In October, PPL announced the signing of an agreement with General Electric providing for the acquisition of 30 LM6000 combustion turbines with an option to acquire up to an additional 36 units. With the announcement of the Sundance project, Champagne indicated that PPL's present plans call for it to acquire turbines beyond the firm purchase order of 30 units.
All major PPL Sundance permit applications have been filed with the various federal, state and local agencies, and a hearing before the Arizona Corporation Commission's Power Plant and Transmission Line Siting Committee will be held this week.
Champagne said PPL is concentrating its generation expansion program in the Eastern and Western regions of the country. Today's announcement, he said, brings the company about two-thirds of the way to its objective of controlling 20,000 megawatts by the middle of this decade.
The company owns more than 8,000 megawatts of capacity in Pennsylvania and about 90 megawatts of capacity in Maine. Electricity from these facilities is marketed in the Mid-Atlantic and Northeast regions.
In addition, PPL is developing these facilities in the East: -- A 250-megawatt plant in Wallingford, Conn., expected to be in service by mid-2001. -- A 600-megawatt plant in Lower Mount Bethel, Pa., expected to be in service by early 2003. -- More than 900 megawatts of capacity at five small plant sites in eastern Pennsylvania, expected to be in service by 2003. -- About 300 megawatts of capacity in New York State, expected to be in service by 2003.
In addition to the Western market projects announced today, PPL owns about 1,156 megawatts in Montana; and it is developing Griffith Energy, near Kingman, Ariz., a 600-megawatt facility of which PPL will own 300 megawatts. The Griffith plant is expected to be in service by mid-2001.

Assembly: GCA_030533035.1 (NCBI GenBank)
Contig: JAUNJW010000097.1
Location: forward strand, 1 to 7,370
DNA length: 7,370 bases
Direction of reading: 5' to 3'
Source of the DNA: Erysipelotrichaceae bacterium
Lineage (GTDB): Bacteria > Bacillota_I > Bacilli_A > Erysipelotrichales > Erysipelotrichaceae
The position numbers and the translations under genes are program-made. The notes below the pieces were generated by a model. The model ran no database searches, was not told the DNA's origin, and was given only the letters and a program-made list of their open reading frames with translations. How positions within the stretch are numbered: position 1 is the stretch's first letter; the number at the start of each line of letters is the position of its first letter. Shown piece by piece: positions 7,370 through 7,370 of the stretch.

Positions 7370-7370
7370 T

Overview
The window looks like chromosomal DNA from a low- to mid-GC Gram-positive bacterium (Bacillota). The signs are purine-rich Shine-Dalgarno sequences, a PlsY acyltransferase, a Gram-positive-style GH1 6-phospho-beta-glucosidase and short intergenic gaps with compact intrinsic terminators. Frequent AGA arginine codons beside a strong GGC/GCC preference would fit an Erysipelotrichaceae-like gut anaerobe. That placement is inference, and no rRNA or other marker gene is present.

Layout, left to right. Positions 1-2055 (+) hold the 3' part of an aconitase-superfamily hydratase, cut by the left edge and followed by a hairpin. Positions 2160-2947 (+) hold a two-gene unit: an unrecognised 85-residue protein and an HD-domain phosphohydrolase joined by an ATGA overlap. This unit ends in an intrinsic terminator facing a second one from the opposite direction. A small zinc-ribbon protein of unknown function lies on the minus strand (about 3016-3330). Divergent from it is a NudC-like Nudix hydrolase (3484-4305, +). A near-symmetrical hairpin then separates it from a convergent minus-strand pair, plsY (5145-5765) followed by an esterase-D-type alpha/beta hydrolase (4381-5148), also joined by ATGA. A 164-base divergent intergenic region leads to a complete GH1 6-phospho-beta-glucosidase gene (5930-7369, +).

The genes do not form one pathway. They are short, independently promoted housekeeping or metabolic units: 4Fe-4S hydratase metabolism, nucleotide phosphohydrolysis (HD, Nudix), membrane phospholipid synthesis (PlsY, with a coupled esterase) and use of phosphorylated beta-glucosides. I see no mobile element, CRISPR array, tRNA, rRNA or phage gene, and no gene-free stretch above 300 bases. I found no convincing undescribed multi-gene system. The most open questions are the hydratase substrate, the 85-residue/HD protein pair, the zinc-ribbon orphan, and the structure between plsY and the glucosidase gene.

"PPL is expanding in regions where there is an urgent need for new energy supply and where we feel that we can work well with the local community," said Champagne. "We are concentrating our efforts in the East, where we already are one of the largest suppliers, and in the West, where we established a base of operations in Montana last year.
"With more than eight decades of experience in the electricity generation business, PPL is well positioned not only to develop and build high-quality power plants, but to operate them safely and with a high degree of reliability," said Champagne.
Champagne said development of PPL Starbuck is expected to cost about $600 million and the development of PPL Sundance, about $300 million. Both are expected to be accretive to PPL Corp. earnings in the first year of operation.